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Alex Fisher's murderer jailed for 14 years

NZ NewswireNZ Newswire 8/07/2016
Eric McIsaac, right, will spend at least 14 years in prison for killing his brother Alex Fisher, left. © RNZ / Alexander Robertson / Supplied Eric McIsaac, right, will spend at least 14 years in prison for killing his brother Alex Fisher, left.

Eric McIsaac still hasn't said why he killed his 10-year-old half brother Alex Fisher.

McIsaac, 26, was on Friday jailed for at least 14 years for murdering the Levin schoolboy, whose body was found wrapped in a blanket in sand dunes at Waitarere Beach last October after three days of searches.

McIsaac pleaded guilty to the murder charge in May and during his sentencing in the High Court at Palmerston North, the court heard that he had hit Alex twice on the head with a wood splitter while he was sleeping.

Justice David Collins said Alex would have died immediately and would not have known what had happened.

McIsaac left Alex's body where he murdered him and the following day he called his mother from a phone box, saying he was distressed and that he needed to talk to her.

"When your mother arrived at Waitarere Beach you didn't tell her the truth about where Alex was," Justice Collins said.

"Later that day the police asked you where Alex was. You refused to assist the police in their inquiries. Your conduct is impossible to comprehend particularly given the apparently close relationship that you had with Alex."

Justice Collins said Alex's death has had an "extreme impact" on the family.

"All of the family will struggle with his death every day. Your offending is really the worst nightmare for any parent."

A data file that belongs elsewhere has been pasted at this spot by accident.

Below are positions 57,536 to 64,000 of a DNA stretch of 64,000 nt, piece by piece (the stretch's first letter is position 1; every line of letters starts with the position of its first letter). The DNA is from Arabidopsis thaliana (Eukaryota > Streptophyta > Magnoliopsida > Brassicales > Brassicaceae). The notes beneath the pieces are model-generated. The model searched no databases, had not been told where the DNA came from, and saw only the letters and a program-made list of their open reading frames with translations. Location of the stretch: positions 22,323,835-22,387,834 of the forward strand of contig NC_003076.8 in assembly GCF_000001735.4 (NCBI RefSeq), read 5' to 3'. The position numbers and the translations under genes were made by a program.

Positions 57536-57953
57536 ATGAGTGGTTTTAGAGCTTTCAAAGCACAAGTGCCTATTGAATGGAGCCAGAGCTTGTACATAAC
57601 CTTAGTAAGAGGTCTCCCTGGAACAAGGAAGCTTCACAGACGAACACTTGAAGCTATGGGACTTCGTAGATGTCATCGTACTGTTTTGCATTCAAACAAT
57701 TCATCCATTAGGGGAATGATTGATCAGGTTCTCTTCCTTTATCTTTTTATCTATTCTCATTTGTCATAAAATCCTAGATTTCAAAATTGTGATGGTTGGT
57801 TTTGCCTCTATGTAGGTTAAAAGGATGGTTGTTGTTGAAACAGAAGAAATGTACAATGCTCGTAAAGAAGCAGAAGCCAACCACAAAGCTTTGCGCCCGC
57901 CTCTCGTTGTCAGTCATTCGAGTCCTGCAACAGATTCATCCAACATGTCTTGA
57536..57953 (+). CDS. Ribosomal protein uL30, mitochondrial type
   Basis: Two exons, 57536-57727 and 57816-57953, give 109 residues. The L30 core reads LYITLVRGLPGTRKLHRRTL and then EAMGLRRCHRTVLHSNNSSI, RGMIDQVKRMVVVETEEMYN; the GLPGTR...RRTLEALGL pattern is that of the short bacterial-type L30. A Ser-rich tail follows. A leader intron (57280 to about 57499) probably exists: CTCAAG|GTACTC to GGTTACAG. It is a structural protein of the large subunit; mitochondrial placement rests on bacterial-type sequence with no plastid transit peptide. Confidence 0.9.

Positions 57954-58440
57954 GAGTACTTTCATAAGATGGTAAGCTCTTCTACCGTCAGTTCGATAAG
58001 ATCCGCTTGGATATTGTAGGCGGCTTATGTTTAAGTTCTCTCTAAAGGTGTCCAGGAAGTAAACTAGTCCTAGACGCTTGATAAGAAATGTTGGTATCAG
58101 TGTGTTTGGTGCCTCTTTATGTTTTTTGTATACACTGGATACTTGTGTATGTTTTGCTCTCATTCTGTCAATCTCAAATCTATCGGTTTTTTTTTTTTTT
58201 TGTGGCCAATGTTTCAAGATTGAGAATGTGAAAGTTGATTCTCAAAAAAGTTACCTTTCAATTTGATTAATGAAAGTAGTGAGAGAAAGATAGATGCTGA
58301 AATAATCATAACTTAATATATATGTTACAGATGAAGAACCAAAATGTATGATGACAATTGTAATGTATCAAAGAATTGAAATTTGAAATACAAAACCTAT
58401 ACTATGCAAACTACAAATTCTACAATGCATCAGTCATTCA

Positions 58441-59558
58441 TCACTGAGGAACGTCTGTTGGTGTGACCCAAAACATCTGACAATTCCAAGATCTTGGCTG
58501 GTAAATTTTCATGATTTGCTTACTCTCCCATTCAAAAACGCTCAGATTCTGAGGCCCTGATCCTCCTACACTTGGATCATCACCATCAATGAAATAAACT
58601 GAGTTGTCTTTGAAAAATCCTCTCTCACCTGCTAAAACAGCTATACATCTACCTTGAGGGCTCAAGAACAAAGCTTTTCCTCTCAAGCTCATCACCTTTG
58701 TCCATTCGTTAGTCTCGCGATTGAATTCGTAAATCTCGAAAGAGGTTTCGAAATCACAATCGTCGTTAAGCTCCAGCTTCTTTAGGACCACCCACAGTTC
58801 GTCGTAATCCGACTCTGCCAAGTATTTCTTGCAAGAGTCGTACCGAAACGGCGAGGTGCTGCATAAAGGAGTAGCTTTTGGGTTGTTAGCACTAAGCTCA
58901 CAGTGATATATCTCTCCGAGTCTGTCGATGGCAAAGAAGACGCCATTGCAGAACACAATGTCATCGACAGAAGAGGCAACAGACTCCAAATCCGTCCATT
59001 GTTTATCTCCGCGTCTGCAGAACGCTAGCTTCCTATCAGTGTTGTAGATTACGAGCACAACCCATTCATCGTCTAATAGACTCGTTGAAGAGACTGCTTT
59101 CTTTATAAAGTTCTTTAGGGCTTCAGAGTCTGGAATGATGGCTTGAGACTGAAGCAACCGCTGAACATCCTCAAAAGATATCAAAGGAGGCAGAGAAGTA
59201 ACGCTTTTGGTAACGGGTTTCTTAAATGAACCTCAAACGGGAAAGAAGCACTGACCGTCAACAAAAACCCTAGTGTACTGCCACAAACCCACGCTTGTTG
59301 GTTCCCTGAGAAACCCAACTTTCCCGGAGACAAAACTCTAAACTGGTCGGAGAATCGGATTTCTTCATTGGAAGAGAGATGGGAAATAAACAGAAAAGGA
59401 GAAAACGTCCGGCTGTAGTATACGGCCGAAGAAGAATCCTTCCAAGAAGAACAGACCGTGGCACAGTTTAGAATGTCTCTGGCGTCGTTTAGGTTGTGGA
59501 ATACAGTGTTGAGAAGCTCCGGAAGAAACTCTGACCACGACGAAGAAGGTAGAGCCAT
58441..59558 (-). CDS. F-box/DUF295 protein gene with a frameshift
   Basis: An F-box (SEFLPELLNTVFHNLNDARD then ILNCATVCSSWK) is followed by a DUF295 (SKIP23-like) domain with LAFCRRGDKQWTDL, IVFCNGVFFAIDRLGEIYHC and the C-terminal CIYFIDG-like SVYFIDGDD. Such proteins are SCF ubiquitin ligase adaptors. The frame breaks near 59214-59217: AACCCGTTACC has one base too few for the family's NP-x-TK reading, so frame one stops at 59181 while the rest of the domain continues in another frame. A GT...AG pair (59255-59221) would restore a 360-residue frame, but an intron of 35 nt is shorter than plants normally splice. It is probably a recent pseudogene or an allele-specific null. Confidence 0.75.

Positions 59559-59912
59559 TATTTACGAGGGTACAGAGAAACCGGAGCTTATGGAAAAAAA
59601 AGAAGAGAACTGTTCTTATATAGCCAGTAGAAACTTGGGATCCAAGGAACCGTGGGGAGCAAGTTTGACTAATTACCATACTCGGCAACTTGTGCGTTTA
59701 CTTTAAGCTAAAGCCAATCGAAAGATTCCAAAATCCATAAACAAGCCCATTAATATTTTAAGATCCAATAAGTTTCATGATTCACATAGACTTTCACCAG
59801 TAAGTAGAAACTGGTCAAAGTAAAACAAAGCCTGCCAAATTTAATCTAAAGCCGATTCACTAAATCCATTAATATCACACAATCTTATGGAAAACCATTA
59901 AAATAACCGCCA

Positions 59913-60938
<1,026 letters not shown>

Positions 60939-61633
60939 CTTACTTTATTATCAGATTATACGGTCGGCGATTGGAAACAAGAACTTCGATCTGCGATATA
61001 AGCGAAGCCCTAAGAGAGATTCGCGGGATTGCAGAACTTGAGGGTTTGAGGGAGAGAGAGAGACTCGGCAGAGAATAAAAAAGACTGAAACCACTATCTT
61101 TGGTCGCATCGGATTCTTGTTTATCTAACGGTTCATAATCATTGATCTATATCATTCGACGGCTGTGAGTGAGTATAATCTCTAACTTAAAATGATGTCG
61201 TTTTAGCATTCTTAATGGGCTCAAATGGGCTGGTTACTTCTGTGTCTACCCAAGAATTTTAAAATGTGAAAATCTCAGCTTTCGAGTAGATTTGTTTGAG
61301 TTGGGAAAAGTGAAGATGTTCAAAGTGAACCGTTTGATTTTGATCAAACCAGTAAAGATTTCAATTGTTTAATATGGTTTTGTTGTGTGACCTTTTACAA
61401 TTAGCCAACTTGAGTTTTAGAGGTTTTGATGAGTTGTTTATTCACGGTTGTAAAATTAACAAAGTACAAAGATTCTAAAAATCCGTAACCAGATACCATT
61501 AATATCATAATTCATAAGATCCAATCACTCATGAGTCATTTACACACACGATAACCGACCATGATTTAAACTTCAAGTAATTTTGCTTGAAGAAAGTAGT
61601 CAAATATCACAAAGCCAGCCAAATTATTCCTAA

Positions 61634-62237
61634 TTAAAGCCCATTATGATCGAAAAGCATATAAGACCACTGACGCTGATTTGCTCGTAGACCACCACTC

While a psychiatric expert has concluded McIsaac doesn't have an obvious, diagnosable mental illness, he does have clear mental health problems that contributed to his offending, Justice Collins said.

The killing happened just a couple of months after McIsaac was released from prison at the end of a two-year, seven-month sentence for burning down his father's house.

In their three reports on McIsaac, the Parole Board said he refused to take part in any rehabilitative programmes while he was in prison.

While he was encouraged to engage with community mental health services following his release, the board noted that McIsaac's probation officer would have no power to compel him to accept treatment.

Following Friday's sentencing, police released a statement from Alex's family in which they thanked the public for their support.

"Alex was much more than the sad events surrounding the end of his life.

"We his parents, siblings and family had nearly 11 years of memories of a treasured and much loved boy who will forever live in the hearts of so many.

"We wish to focus on these memories and do the one thing that matters the most - remember Alex."

Detective Senior Sergeant Neil Forlong said the sentencing was an important step for the family but they still did not have closure.

"We know that there are still unanswered questions about the exact circumstances of Alex's death.

"The only person with the answers is Eric McIsaac, and he has yet to share them with us."

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